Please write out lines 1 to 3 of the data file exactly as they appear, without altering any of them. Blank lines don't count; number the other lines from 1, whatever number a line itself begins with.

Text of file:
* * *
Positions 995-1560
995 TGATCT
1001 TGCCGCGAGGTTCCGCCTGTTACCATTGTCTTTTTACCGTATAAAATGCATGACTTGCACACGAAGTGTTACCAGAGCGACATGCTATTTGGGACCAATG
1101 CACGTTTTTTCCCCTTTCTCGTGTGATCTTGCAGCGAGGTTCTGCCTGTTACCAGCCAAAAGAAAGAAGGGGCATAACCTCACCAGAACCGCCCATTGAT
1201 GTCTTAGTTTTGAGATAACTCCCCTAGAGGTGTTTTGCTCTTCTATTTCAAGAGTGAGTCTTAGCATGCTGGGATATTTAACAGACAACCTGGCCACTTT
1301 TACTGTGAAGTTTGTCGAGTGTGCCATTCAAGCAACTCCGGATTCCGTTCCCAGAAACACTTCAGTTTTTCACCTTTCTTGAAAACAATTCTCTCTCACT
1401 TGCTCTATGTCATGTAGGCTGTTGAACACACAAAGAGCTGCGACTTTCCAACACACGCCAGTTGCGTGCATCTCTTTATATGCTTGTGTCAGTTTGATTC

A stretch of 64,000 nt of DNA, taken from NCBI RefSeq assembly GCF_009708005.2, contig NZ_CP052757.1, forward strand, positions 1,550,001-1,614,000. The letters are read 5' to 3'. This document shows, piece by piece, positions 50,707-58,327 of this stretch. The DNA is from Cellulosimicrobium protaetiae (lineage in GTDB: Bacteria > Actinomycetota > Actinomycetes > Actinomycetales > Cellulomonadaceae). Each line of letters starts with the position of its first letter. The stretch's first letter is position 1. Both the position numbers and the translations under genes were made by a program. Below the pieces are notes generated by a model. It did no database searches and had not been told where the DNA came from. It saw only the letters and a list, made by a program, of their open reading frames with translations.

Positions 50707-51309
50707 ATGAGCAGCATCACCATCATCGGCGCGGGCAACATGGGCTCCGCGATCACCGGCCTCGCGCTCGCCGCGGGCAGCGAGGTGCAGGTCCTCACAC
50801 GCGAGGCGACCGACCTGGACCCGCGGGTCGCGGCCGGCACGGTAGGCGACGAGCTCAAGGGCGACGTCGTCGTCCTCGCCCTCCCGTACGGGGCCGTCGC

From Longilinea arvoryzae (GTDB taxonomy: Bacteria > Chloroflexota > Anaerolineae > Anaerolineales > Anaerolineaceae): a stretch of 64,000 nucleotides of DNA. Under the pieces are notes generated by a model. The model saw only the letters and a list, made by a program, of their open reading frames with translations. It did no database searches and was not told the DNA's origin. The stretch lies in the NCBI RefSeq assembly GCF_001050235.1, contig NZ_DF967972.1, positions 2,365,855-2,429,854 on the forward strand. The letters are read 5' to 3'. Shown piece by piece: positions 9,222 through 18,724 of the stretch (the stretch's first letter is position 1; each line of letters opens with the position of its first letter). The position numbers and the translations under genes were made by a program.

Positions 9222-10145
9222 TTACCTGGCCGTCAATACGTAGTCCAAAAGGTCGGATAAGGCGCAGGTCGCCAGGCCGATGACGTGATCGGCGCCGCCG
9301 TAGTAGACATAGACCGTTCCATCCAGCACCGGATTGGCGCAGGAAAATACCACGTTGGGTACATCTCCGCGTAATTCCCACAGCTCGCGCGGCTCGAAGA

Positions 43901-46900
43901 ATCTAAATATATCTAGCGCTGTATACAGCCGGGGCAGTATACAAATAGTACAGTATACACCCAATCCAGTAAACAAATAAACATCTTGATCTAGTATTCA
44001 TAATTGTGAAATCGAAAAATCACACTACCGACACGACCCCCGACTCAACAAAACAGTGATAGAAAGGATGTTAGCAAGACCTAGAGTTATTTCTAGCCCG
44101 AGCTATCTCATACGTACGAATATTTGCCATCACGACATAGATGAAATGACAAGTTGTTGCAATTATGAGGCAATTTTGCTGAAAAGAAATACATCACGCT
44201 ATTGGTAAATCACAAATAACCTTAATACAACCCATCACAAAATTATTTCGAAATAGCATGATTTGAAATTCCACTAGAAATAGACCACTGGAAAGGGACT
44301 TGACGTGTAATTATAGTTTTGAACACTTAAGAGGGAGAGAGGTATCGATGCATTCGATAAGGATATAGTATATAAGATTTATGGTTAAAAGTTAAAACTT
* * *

Positions 995-1560
995 TGATCT
1001 TGCCGCGAGGTTCCGCCTGTTACCATTGTCTTTTTACCGTATAAAATGCATGACTTGCACACGAAGTGTTACCAGAGCGACATGCTATTTGGGACCAATG